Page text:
• Keep desk and table chairs pushed in and train your family to do the same. All of the time. No exceptions.
  • Use non-skid, non-glare products to clean and polish your floors. Avoid waxing floors, which can make them slippery!
  • Remove low-lying objects that might be trip hazards such as coffee tables and end tables.
  • Ensure there are no cords in any of the pathways so that you don’t trip.
  • Make sure electrical cords are removed from pathways or taped down securely.

  • Tape down any area rugs you have and replace any worn carpeting or floor coverings.
  • Keep all floors dry and wipe up any spills immediately.
  • Install grab bars or safety rails in high-slip areas like your bathroom or on the stairs.
  • Mark step edges with yellow reflective tape so that you can easily identify them.
  • Always keep your fire extinguisher and first aid kit in the same, easily accessible place.
  • Make sure all exits are marked with a bright, contrasting color in case of emergency.
  • Have smoke and fire alarms checked often, and ensure they are loud enough that you can hear them in all areas of the house.

Use Contrasting Colors

Keep the color principles top of mind as you prepare your home. Know that bright colors are often the easiest to see since they reflect light. Solid, brighter colors such as orange, red and yellow are more visible than their muted counterparts.

It’s important to keep in mind that dim light can wash out certain colors, while bright light can amplify them. Test what works best for you, and use contrasting colors to make the areas of your house easier to distinguish.

  • Use brightly colored vases, lamps or sculptures to help identify where key pieces of furniture are.
  • Avoid upholstery and rugs that are patterned. Stripes and checks can create confusion for some people who are visually impaired.
  • Use color to indicate changes in surface level (such as on the stairs).
  • Use contrasting colors to warn about places that may be hazardous or require extra attention (such as fluorescent tape on the inside of doors or cabinets that may be ajar).
  • Color-code household items you use often or bills and documents you may need to work with. (Brightly colored post-it notes work great!)
  • Drape a brightly colored blanket or towel in a contrasting color on the back of your favorite chair or your spot on the couch.
  • Use dark, solid colors as borders around white or light objects (such as a light switch). This will help it to stand out.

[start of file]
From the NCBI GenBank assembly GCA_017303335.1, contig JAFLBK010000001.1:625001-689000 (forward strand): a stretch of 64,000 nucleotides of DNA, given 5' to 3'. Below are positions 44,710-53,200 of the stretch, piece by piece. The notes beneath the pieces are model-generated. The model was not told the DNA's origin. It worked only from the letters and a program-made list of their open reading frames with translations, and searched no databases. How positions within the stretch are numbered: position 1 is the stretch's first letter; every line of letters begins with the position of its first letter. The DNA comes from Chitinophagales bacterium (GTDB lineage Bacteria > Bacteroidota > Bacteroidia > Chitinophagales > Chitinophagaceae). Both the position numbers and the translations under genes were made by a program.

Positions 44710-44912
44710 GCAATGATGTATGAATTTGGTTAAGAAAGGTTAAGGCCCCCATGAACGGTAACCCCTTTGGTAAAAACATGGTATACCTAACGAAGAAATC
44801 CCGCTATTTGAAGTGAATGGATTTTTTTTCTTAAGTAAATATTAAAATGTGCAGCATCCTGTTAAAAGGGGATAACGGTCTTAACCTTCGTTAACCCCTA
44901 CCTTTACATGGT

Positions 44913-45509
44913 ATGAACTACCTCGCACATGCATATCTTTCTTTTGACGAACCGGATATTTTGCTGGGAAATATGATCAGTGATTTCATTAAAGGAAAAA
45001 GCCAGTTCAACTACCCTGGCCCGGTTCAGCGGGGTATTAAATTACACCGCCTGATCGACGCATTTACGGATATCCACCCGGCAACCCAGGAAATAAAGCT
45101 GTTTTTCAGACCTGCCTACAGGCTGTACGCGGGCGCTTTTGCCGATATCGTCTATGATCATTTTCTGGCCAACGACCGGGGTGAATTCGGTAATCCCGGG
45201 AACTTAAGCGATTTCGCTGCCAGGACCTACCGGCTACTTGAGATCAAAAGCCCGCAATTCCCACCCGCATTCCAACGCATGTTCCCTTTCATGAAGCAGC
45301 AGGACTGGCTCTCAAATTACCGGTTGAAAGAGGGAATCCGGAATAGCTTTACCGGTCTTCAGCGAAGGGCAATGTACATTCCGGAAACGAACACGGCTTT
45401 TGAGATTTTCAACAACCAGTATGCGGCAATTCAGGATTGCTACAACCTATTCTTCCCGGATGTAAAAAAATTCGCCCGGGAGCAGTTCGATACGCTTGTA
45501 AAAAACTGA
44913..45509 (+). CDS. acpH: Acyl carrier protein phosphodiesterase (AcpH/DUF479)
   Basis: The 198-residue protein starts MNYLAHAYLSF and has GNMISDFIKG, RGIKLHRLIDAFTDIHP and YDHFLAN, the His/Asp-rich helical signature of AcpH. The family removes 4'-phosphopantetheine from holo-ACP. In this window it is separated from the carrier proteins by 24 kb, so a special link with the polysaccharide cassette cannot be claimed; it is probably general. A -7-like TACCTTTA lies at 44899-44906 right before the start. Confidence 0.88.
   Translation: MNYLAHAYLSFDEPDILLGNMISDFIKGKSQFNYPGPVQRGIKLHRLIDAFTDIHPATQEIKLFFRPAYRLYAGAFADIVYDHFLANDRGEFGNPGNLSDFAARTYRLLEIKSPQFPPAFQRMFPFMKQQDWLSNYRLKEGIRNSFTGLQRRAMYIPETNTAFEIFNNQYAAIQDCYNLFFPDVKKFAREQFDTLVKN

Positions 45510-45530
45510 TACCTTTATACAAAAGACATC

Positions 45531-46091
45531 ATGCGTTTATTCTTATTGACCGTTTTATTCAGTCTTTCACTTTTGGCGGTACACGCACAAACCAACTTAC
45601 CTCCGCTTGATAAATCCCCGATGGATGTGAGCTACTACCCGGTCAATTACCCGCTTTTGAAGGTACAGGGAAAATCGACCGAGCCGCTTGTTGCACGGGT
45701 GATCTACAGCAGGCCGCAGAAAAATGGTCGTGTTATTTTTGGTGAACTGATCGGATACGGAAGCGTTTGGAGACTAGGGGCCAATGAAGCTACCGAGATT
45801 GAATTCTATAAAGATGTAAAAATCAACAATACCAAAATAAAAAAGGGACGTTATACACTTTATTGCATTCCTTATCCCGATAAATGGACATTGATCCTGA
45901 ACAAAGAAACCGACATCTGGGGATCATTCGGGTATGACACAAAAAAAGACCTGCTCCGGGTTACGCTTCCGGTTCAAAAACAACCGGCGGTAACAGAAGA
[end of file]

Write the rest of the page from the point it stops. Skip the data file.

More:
• Place dark objects (like chairs) in front of lighter colored walls which will also help these items to stand out.
  • Avoid using clear glass dishes and cups, as they are more difficult to see.
  • Paint door knobs and door frames a bright color so that they are easier to see.
  • Use a different color of paint on the ceiling than the walls.
  • Use solid (non-patterned) rugs to help you identify different areas of the home.
Create an Organized Environment

If you keep your home organized it will be easier to find things when you need them. It can also eliminate any tripping hazards and reduce frustration when doing everyday chores. Here are some tips to help you say organized:

  • Label, label, label. Label everything in your home, from reusable bottles to hangers for clothing to on/off switches. You can even label cabinets!
  • Use drawer dividers and closet organizers to separate clothing.
  • Label clothing with the letter of the clothing color on the tag.
  • Develop a system to keep food and toiletry items organized. Always keep these items in the same place and label them as necessary.
  • Always keep chairs and other easily movable furniture in the same place.
  • Use large numbered devices for telephones, timers, calculators or anything with numbers that need to be seen.
  • Train family members to respect the organizational system you’ve developed. Explain to them why and how it helps you.

Additional Home Modifications for the Totally Blind

If you are fully blind, there will be some additional unique procedures that you will need to implement. (Of course, the inability to see light, color or form will make the lighting and contrast instructions from the last section impractical.) There are also extra precautions you will need to take to stay safe and organized in your house.

However, there are still plenty of inexpensive, simple ways to make your house safer and more livable.

Remove Obstacles and Hazards

As with those who have low vision, people who are fully blind will want to remove as many trip hazards and obstacles as possible. Things should always be placed in the same spot, and you should make sure your family follows these house rules whenever possible. Other tips to keep yourself safe from hazards at home include:

  • Install a phone entry system for your front door so that you can speak to anyone who comes to it.
  • Avoid having any low-hanging lamps or other obstacles you could bump your head on.
  • Keep furniture in the same place at all times and instruct family members to do the same.
  • Identify spots throughout your home where you can put your walking cane down and easily retrieve it again.